My question is really how is this translated into the assumed savings income for pension credit purposes:

    Is it the net benefit she receives used for the calculation (i.e. 38,000 euro after fees/taxes/funeral costs) or the total property value of 50,000 euro
    What conversion rate is used to translate it into sterling is it a fixed reference date linked to the date of probate?
    Is there a disregard period I saw somewhere that a second property is disregarded for 26 weeks if there is an intention to sell it and it is unoccupied?

    Any thoughts on this would be welcome. As her savings are below 10,000 and she gets full pension credit (including the disability uplift as she gets higher rate attendance allowance) I am assuming she would still qualify for some guaranteed pension credit?
    Originally posted by Rich2808

    She may not have the capital counted if she has an Assessed Income Figure (AIF) period but please contact the pension service for guidance.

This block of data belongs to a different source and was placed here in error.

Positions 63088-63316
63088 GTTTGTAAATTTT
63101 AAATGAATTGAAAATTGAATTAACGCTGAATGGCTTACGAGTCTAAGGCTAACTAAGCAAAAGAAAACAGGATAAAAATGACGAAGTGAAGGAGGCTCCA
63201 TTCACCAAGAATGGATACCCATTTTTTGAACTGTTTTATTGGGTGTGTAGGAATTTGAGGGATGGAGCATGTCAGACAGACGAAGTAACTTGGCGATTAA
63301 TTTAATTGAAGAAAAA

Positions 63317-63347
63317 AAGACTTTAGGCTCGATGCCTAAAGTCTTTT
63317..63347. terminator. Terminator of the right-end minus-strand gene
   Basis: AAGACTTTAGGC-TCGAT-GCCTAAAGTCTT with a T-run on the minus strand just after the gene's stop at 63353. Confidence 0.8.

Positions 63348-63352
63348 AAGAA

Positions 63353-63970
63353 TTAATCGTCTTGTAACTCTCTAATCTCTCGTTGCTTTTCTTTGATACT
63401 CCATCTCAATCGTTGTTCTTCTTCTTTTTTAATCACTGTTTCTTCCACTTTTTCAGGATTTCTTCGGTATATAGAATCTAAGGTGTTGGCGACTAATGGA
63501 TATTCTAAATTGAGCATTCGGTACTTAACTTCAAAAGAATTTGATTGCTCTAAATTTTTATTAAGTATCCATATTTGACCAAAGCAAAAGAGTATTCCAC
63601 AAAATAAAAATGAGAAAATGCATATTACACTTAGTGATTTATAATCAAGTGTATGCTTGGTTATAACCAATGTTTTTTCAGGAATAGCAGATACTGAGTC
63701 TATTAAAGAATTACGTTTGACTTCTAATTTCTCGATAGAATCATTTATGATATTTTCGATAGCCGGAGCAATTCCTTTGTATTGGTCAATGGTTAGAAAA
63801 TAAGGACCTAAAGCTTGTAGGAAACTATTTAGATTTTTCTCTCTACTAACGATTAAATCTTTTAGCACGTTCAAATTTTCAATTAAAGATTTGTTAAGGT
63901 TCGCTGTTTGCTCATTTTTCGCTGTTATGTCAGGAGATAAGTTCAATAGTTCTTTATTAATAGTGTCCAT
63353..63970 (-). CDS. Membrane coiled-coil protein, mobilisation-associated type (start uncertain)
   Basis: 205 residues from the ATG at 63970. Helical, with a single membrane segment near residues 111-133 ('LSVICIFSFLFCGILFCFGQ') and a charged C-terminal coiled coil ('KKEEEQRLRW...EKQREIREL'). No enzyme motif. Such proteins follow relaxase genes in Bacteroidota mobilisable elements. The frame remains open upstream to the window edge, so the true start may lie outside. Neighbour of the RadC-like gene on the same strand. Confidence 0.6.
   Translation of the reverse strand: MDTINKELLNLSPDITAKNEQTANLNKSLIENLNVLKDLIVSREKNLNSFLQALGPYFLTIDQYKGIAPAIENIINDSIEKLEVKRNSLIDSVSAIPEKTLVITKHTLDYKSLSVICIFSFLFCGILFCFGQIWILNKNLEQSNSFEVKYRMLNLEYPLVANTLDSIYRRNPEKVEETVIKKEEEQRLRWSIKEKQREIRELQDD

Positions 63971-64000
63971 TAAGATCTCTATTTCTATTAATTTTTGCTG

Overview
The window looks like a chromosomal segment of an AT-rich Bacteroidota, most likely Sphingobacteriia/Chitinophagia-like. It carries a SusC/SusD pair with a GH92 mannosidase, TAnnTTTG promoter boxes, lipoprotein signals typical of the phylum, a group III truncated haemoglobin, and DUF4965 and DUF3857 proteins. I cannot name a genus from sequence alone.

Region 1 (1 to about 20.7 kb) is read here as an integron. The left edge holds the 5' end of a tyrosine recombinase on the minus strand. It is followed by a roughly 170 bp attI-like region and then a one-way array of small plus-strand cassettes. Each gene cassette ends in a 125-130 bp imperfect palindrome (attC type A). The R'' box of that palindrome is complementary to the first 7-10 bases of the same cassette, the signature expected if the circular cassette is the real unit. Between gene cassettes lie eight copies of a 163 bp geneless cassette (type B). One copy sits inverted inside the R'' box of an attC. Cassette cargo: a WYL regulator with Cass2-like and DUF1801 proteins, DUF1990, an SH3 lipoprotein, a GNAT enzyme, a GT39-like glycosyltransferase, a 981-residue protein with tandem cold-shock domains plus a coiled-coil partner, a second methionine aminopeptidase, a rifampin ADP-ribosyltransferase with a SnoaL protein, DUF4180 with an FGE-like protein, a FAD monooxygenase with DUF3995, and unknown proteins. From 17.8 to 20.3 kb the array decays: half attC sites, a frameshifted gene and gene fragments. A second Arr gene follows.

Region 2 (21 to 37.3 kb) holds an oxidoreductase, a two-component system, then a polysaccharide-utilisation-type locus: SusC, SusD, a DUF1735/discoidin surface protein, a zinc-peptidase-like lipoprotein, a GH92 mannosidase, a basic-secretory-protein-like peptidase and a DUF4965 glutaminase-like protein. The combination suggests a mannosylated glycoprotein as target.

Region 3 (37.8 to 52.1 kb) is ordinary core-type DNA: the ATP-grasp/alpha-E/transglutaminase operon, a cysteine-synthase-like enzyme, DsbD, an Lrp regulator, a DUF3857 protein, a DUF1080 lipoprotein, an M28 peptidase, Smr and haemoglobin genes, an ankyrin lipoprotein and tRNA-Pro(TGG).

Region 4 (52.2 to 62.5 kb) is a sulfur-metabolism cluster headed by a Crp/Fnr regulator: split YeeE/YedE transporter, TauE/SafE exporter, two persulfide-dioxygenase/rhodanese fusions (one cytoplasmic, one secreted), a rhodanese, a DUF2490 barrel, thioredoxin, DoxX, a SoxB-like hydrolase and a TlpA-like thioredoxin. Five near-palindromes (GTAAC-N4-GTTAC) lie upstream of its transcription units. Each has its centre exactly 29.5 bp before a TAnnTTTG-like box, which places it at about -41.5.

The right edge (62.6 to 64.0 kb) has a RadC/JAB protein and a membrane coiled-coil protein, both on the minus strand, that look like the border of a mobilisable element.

Started on the No Clutter thread - 25/01/2018
    Youre only here for a short visit. Dont hurry, don't worry and be sure to smell the flowers along the way. Walter Hagen
    Mortgage free 2/07/18. 9 years early

    • lisyloo
    • By lisyloo 11th Apr 18, 8:38 PM
    • 22,295 Posts
    • 10,913 Thanks
    lisyloo
    If the property in question is the main residence it is permanently ignored. If you mean a second property then it should have been declared at the start of any Income Related claim anyway as it would be classed as capital.
    Originally posted by TELLIT01
    It is no longer a main residence since the death.
    The sole owner is permanently in a nursing home.

    I cannot now remember why i asked becuase the pension credit unit said they would not take it into account initially but would send letters to get updates (the sole owner lacks capacity and no power of attorney is in place so it will take time as we need to apply to the court of protection which we will start after the funeral).
    • susieb
    • By susieb 13th Apr 18, 10:34 AM
    • 1,493 Posts
    • 1,059 Thanks
    susieb
    Does she have an assessed income figure? For her pension credit
    Always on the hunt for a bargain